Semi-Charmed Life by Nathan Heller
The New Yorker (Jan 14, 2013)
A lot of things, good and bad, crap & words-worth-reading, have been spewed out in recent years regarding being a twentysomething. I feel every other week another article or book comes out with attempts to analyze what the hell is going on with this generation. Some writers get it terribly wrong, or have awful projections for the futures of current millenials; others will use a cliche to tell you its the best time of one's life. Often I get tired of reading or hearing about them. I just want to live, man, and not have to overanalyze about what this period in my life is supposed to be and mean.
Sometimes people get it right. I think "Girls" gets it right (I finally watched the first season last weekend!) And I think Nathan Heller gets it right too. Ultimately, this period of anticipation, desire, hope and hopelessness is universal and timeless and he sums up the point of his piece beautifully in the last couple of paragraphs.
"Twentysomething culture is intimate and exclusive on the one hand, and eternal on the other. We tout this stage of life, in retrospect, as free, although we ogle the far shores of adulthood while we’re there. Sometimes those two illusions of the age converge: Nielsen data indicate that the most enthusiastic audience for “Girls” is middle-aged men.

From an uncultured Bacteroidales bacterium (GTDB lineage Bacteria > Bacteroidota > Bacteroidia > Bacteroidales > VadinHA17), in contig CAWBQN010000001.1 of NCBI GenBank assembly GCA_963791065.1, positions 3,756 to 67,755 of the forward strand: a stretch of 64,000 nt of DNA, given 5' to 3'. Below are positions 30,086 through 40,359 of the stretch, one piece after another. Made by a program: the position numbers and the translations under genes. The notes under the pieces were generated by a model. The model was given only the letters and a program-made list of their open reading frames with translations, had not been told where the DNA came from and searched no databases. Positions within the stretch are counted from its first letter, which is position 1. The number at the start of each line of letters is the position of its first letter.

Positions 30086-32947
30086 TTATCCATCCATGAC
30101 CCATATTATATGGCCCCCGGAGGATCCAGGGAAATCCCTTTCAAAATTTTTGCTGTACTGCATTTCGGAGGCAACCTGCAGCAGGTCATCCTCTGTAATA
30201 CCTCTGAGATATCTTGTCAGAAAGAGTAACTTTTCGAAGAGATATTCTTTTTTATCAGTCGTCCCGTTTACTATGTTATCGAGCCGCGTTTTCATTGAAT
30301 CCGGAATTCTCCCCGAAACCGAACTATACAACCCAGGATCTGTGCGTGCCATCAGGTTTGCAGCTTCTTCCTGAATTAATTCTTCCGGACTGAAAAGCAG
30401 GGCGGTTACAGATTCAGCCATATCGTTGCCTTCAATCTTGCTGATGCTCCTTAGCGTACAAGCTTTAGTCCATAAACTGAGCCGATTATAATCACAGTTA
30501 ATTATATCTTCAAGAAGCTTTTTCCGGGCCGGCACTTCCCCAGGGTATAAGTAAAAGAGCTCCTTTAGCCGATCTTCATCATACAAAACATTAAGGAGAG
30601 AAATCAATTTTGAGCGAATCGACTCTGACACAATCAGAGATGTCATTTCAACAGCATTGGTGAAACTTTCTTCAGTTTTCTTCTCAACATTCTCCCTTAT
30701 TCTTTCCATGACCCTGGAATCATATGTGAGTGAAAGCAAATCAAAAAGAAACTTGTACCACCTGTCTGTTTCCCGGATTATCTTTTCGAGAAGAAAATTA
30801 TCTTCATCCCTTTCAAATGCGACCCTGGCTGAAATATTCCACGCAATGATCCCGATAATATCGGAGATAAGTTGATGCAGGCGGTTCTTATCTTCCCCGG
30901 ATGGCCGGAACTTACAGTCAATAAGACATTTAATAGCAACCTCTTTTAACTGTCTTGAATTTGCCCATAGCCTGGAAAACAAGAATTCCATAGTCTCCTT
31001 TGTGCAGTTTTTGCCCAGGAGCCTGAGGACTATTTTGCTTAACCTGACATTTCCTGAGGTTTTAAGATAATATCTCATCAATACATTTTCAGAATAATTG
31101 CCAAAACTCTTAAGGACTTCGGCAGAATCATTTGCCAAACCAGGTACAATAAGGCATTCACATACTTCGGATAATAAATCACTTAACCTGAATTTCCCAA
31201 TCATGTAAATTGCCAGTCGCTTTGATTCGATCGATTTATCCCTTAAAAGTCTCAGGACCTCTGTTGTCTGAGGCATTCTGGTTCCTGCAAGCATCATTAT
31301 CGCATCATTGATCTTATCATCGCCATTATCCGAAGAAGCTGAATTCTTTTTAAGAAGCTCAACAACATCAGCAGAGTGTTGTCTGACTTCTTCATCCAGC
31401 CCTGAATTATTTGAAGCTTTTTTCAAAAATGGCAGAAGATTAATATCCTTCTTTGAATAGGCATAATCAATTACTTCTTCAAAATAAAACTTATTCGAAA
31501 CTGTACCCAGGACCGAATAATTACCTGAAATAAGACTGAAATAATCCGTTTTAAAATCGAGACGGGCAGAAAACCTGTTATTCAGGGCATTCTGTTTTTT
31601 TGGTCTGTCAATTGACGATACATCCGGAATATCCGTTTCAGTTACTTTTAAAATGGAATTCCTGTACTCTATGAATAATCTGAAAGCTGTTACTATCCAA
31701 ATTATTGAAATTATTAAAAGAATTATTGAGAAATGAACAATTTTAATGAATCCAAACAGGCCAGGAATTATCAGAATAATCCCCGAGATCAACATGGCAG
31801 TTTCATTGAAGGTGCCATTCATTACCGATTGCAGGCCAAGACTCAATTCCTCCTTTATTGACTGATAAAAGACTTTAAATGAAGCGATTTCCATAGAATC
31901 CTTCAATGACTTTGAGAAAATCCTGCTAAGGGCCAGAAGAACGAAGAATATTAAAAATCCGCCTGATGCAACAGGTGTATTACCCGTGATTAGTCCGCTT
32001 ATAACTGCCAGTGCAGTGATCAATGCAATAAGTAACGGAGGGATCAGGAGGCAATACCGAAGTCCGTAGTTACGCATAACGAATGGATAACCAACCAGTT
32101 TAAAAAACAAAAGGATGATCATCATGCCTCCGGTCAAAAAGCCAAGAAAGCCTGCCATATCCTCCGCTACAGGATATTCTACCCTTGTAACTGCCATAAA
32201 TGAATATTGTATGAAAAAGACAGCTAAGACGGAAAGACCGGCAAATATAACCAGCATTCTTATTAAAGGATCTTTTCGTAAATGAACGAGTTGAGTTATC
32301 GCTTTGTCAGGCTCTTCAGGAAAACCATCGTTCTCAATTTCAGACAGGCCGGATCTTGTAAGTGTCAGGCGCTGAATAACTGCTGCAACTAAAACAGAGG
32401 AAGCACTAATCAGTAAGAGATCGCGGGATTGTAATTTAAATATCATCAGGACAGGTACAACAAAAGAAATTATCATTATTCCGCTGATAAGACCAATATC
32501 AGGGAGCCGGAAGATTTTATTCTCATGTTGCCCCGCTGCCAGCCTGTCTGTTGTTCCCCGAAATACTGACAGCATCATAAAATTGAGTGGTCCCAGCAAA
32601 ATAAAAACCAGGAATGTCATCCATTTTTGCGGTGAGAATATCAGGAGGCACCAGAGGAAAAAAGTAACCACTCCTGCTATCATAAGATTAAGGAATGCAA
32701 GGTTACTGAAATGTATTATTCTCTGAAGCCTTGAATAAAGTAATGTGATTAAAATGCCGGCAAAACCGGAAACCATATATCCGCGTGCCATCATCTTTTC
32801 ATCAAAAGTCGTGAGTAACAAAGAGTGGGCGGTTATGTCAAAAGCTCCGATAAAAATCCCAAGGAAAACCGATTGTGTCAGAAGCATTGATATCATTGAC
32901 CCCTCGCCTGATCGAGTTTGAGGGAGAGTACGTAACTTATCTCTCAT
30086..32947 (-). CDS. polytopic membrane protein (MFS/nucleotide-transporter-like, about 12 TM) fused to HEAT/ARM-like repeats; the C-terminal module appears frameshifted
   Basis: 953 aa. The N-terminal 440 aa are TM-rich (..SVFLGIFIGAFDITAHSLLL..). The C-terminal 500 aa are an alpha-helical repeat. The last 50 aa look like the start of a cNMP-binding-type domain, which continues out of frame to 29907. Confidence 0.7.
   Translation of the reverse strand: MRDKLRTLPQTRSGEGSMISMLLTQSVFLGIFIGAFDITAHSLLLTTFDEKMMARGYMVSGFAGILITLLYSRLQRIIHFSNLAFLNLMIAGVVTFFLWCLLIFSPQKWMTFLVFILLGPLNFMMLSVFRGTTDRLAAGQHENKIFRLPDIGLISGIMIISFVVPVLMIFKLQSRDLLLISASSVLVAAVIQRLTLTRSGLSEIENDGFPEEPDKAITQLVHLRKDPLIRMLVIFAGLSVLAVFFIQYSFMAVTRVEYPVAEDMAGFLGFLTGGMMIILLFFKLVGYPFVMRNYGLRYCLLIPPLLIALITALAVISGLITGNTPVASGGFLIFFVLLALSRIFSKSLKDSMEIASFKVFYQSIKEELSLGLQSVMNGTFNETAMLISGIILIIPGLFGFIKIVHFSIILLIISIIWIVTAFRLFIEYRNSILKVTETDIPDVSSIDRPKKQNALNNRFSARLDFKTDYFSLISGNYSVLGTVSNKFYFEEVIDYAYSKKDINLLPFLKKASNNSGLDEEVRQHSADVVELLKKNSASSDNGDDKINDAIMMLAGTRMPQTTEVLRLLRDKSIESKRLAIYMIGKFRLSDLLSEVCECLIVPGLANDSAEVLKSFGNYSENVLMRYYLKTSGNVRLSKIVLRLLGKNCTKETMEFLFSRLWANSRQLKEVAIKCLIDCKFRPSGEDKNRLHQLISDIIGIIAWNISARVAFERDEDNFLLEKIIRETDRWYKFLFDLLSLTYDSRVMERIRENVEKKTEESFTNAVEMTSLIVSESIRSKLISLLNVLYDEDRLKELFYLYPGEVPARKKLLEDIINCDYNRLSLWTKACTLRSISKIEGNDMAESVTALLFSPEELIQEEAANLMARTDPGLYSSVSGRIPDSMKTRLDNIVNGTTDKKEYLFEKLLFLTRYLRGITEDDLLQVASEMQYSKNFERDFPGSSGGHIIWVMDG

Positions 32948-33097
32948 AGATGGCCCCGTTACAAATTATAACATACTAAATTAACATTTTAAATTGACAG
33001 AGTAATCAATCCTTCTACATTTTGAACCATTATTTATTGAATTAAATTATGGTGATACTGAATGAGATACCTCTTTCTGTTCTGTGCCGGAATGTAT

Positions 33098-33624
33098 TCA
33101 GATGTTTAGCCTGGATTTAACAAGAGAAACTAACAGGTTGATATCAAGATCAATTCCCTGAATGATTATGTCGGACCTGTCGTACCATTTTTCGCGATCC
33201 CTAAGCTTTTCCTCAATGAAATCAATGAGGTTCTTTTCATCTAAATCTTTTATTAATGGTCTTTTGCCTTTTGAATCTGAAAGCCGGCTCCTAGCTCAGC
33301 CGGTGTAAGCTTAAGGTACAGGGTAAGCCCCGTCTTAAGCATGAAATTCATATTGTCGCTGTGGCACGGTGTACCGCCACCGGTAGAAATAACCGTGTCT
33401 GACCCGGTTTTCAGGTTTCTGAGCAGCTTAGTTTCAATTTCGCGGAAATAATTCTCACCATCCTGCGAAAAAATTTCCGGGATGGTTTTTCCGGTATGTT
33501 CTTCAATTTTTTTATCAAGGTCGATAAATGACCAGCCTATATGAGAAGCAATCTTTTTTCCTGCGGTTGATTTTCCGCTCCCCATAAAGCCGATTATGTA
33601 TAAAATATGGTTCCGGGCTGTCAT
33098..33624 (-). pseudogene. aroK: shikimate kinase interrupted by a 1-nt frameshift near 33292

The shock of the twenties is how narrow that window of experience really is, and how inevitable it seems both at the time and afterward. At some point, it is late, too late, and you are standing on the sidewalk outside somewhere very loud. A wind is blowing. It’s the same cool, restless late-night breeze that blew on trampled nineteen-twenties lawns, dazed sixties streets, and anywhere young people gather. Nearby, someone who doesn’t smoke is smoking. An attractive stranger with a lightning laugh jaywalks between cars with a friend, making eye contact before scurrying inside. You’re far from home. It’s quiet. All at once, you have a thrilling sense of nowness, of the sheer potential of a verdant night with all these unmet people in it. For a long time after that, you think you’ll never lose this life, those dreams. But that was, as they say, then."
Post a Comment